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Open Source Linux Apache

ASF Lays Out Its Plan For 129 129

Thinkcloud writes "In an open letter, the Apache Software Foundation has made its plans for OpenOffice clear, including an Apache-branded OpenOffice suite targeted at developers coming next year." From The H: "The ASF says it does not want to force any vision on the ODF community noting that 'it is impossible to agree upon a single vision for all participants, Apache OpenOffice does not seek to define a single vision, nor does it seek to be the only player' in the large ODF ecosystem. Instead, it wishes to offer a neutral 'collaboration opportunity' and notes that its permissive licensing and development model are 'widely recognised as one of the best ways to ensure open standards, such as ODF, gain traction and adoption.'"
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ASF Lays Out Its Plan For

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  • I'm good with this (Score:5, Insightful)

    by Anonymous Coward on Wednesday December 21, 2011 @01:16PM (#38450362)

    The Apache license isn't the perfect "open" license, (I preferred GPL2), but I'm still good with the Apache License. Since Apache is a neutral player, they won't be imposing 'will' or 'vision'. Still, its connections with Oracle presses me to use LibreOffice instead, at least for the immediate future. The hazards of forking any project is that a once viable branch inevitably falls behind. However, whenever I look at the demise of a branch, I look at the reasons surrounding the fork (usually greed, or some kind of restriction where the license or code base is used to beat contributors over the head), at which point, the fork occurs. Usually there is remorse afterward, but once a project forks, it never goes back. Its happened a lot. The 'open' version of Java is now the default version of Java. XFree86 is now Before GTK, the license restrictions around mosaic were incredible. The people who started Mambo tried to turn 'Free' into 'Mine'. The fork became Joomla. Backpeddling ensued, but stick a fork in it, it was done. Hello LibreOffice.

  • by CarsonChittom (2025388) on Wednesday December 21, 2011 @01:16PM (#38450368) Homepage

    The name's not unimportant. My mom—and grandma—have heard of "that OpenOffice thing." They wouldn't know how to pronounce LibreOffice, much less know what it is. It might be worthwhile for the Apache Foundation to allow the Libre folks to use the OO name; but the Foundation apparently doesn't think so.

  • by asdf7890 (1518587) on Wednesday December 21, 2011 @01:21PM (#38450418)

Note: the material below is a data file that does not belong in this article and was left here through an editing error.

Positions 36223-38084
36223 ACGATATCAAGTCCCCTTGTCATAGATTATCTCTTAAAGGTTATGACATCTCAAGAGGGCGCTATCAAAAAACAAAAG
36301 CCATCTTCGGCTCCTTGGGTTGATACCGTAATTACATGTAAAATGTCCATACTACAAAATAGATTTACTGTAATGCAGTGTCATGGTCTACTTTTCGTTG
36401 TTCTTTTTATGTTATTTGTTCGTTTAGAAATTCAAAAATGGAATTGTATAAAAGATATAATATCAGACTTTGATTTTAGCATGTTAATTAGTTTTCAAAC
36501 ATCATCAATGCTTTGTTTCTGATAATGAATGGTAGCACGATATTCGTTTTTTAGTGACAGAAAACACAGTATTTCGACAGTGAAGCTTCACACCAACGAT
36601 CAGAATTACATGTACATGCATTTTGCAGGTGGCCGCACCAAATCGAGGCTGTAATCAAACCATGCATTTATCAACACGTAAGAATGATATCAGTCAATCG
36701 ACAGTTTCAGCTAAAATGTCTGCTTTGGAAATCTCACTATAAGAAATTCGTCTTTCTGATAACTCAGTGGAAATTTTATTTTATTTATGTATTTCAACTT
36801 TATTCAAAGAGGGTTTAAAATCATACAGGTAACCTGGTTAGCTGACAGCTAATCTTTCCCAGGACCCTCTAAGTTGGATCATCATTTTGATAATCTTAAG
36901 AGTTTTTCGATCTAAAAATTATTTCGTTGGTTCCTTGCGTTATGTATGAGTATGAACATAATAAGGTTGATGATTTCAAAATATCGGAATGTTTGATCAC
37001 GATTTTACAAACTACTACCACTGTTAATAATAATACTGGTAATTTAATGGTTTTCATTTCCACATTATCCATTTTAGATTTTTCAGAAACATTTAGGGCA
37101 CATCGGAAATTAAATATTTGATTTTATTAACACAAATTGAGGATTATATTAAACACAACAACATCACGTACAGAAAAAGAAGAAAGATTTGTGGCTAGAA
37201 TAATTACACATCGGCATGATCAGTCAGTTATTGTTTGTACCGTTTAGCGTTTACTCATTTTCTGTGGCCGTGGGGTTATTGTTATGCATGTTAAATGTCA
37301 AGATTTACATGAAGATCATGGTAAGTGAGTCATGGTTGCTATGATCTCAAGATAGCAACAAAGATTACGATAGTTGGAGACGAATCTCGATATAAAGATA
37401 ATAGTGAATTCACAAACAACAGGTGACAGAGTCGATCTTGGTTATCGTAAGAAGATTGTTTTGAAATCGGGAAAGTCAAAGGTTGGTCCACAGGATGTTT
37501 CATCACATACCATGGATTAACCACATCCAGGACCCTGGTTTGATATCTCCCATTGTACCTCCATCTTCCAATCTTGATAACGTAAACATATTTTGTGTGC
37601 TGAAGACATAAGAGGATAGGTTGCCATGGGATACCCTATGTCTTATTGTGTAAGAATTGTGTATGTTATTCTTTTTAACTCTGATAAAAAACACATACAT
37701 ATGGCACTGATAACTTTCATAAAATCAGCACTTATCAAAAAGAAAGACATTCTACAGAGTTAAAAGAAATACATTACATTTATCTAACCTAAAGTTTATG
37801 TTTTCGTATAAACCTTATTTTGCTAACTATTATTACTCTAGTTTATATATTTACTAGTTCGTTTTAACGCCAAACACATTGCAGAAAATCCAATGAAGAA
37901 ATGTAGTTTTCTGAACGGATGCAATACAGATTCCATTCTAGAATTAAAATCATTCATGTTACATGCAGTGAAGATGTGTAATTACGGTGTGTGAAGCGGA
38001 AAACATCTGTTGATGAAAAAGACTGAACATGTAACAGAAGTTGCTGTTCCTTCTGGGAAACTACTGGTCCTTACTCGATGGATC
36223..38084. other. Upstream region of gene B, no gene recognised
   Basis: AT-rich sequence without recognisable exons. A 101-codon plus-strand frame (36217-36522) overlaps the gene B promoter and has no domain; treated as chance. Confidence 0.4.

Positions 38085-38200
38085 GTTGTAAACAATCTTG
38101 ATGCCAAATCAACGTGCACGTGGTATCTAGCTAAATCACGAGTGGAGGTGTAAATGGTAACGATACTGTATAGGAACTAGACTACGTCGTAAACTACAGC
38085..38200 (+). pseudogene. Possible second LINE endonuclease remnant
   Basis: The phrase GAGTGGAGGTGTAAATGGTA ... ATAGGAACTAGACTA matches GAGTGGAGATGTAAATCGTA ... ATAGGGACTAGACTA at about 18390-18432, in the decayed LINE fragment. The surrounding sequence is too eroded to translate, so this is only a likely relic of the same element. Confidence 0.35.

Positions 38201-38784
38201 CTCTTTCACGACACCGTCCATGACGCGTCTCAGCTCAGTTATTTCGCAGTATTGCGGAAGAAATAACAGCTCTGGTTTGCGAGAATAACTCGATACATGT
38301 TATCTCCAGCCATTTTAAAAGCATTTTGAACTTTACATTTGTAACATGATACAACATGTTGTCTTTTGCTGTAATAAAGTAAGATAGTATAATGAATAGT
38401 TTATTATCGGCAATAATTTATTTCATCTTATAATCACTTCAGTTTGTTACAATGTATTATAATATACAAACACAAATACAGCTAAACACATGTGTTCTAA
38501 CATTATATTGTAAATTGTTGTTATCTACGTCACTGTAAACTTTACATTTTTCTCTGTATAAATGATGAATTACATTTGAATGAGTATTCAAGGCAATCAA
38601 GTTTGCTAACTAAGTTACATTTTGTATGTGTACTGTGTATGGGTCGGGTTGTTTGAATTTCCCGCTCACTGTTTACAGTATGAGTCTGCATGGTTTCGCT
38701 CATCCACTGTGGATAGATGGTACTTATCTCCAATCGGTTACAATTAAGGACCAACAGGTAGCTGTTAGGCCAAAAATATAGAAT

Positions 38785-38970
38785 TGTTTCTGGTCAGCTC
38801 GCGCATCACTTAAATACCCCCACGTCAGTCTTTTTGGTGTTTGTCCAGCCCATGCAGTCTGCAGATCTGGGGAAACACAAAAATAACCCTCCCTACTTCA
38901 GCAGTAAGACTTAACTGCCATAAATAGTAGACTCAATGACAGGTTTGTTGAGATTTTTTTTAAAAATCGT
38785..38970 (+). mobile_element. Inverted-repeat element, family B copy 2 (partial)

Oracle realised that they had no hope of the control they wanted (as all the devs left for LibreOffice) so they just gave in.

    Instead of just letting it stagnate and die, they handed it over to the Apache foundation so it could stagnate and die there without any need for Oracle to go to the hassle of ignoring support tickets.
  • by Grishnakh (216268) on Wednesday December 21, 2011 @02:28PM (#38451188)

    It'll probably be something like the all-out war between the Conch Republic and the USA a few decades ago.

  • by Grishnakh (216268) on Wednesday December 21, 2011 @03:25PM (#38451816)

    Your "vibe" means nothing. There's tons of highly-active open-source projects under the GPL that are doing just fine: Linux kernel, KDE, Gnome (crappy new dumbed-down UI notwithstanding), busybox, and countless smaller projects. If GPL "prevents" open source, then why is the Linux kernel the most successful open-source project in history, while the *BSD projects languish in obscurity?

    As for GPLv3, there's no requirement for anyone to use it, it's just an option. Lots of projects are sticking with v2, including the Linux kernel. In fact, I can't think of any big GPLv3 projects offhand. It's really quite irrelevant.

  • by lennier (44736) on Wednesday December 21, 2011 @04:41PM (#38452776) Homepage

    I would expect it to be pronounced lee-bre. Is that wrong?

    Quite possibly. But how do you pronounce "bre"? "Bree"? "Bray"? "Bruh"? "Bra"? "Ber"? In fact, how do you pronounce that "r"? Is it an English "r" or something closer to a rolled "lr"?

    All I know is I can't get my tongue in the right place to pronounce the French "bre" as I've heard other people pronounce it. It's no doubt doable with training, but both the vowel and consonant aren't native English and I never studied French in high school. So I end up calling it "Lee-bray Office" which I know is wrong, but seems better than saying "Libber Office".

    (I'm also trying to learn Chinese and am painfully aware of how hard it is to try to learn phonemes which are not-quite-like your native phoneme set; one naturally attempts to approximate with the closest native sound, which is probably exactly wrong but is the best a newbie can do.)

    "Libre" in a consumer product name also has awkward connotations of a popular female hygiene product called "Libra". Yes, I know that's silly, but it's there.

    End result is I avoid saying the product name whenever possible, and would prefer it was called something like "LibOffice" which has an unambiguous English letter-to-sound mapping. It's just a bad choice of words for an English-language product and could easily have been avoided. Not as offensive as "The Gimp", but still worse than "", which was also pretty bad.

"History is a tool used by politicians to justify their intentions." -- Ted Koppel